The core of the Center is the former college library. The building was designed by Norfolk, Nebraska architect J. C. Stitt, and built in 1929. Its design is typical of libraries of the first quarter of the 20th century, as recommended by professional librarians and the Carnegie Corporation. The building consists of a single story above a raised basement, a form that provided two floors of usable space without the need for a two-story building. The original floor plan is one commonly used in contemporary Carnegie libraries, consisting of a single large reading room, a vestibule in a projection from the front of the building, and bookstacks and a librarian's room in a rear projection. Also in keeping with the usual design of Carnegie libraries, the building's Neoclassical style is simple, with few decorative details. The front entrance is flanked by Doric columns supporting a pediment; there is a simple stone cornice, and a hipped tile roof.

Adjoining the library building on the south is the Chicoine Atrium, which provides an additional 2,400 square feet (220 m2) of space. The building was named after donors Vernon P. and Madge Fortune Chicoine. Its cornerstone was laid in 2002.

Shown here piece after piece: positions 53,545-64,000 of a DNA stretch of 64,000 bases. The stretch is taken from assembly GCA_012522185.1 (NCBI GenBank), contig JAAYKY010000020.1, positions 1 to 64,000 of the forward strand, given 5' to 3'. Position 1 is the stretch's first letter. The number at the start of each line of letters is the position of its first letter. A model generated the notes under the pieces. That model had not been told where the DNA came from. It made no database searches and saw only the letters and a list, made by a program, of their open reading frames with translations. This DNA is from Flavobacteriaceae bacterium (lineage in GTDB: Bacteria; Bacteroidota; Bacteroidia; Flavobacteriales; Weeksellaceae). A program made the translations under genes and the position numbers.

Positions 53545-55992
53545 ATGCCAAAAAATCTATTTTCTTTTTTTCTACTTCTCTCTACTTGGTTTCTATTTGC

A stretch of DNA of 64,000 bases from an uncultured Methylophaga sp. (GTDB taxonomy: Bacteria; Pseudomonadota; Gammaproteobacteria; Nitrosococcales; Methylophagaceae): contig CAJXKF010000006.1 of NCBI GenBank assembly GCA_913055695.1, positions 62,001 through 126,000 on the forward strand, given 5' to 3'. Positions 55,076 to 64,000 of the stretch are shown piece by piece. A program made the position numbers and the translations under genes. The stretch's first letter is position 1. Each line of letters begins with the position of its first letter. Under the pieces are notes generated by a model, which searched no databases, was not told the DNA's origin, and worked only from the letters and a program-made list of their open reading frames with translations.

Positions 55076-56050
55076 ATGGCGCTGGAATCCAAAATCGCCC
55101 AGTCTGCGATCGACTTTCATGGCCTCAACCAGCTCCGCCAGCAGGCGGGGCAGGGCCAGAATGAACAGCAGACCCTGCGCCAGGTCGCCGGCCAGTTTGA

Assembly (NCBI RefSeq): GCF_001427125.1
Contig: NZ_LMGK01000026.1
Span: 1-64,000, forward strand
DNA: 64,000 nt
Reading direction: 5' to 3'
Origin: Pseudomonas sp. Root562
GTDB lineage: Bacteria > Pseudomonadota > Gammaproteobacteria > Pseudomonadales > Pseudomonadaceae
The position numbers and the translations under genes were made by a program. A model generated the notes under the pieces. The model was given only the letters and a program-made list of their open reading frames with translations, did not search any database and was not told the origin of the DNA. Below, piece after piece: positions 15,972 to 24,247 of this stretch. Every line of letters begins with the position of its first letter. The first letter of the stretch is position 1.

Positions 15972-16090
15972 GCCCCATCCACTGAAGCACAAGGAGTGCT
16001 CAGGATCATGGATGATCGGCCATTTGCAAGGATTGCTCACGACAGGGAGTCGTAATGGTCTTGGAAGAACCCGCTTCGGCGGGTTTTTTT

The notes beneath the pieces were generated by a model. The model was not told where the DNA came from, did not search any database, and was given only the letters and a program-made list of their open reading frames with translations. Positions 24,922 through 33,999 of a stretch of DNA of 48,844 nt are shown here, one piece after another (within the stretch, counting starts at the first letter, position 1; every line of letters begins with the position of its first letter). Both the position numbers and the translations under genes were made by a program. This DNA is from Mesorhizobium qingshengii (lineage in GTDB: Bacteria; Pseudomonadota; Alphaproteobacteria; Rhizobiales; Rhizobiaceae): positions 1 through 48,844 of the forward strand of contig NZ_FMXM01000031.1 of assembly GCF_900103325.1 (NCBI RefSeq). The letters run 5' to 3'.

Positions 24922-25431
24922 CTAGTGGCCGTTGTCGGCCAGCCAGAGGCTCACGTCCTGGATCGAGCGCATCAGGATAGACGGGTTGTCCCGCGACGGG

A life-sized bronze statue of Sandoz by artist George Lundeen stands in front of the 1929 library. Several plant collections, collectively known as the Heritage Gardens, are located around and near the buildings.

Holdings and exhibits

Mari Sandoz Center from SE 3
Mari Sandoz High Plains Heritage Center, seen from the southeast. The Chicoine Atrium is at left; behind and to the right is the 1929 library building.

The Center holds a number of items directly related to Sandoz, including manuscripts, sound recordings, and personal effects from Sandoz's New York apartment. Its collection also includes a number of oral histories of regional ranching families, and a 6000-volume library focusing on the High Plains region.

Permanent exhibits include a gallery dedicated to Sandoz's life and literature; one for the history of cattle ranching on the High Plains; and one devoted to the paleontology of the Sandhills.

Exhibits both indoors and outdoors describe the botany of the region. Sandoz's younger sister Flora Rosa Sandoz was a trained botanist, who spent most of her life in the Sandhills; an interactive kiosk in the Center displays her photographs of local wildflowers, along with her comments on them. The Heritage Gardens consist of several distinct collections, including fruit trees descended from those grown by the Sandoz family, plants brought to the High Plains by early settlers, and native plants used by the Lakota Sioux. The statue of Sandoz is surrounded by Sandhills prairie plants, some of which were collected near her grave in Sheridan County.


The Center is open year-round; it reports an average of over 5,000 visitors per year.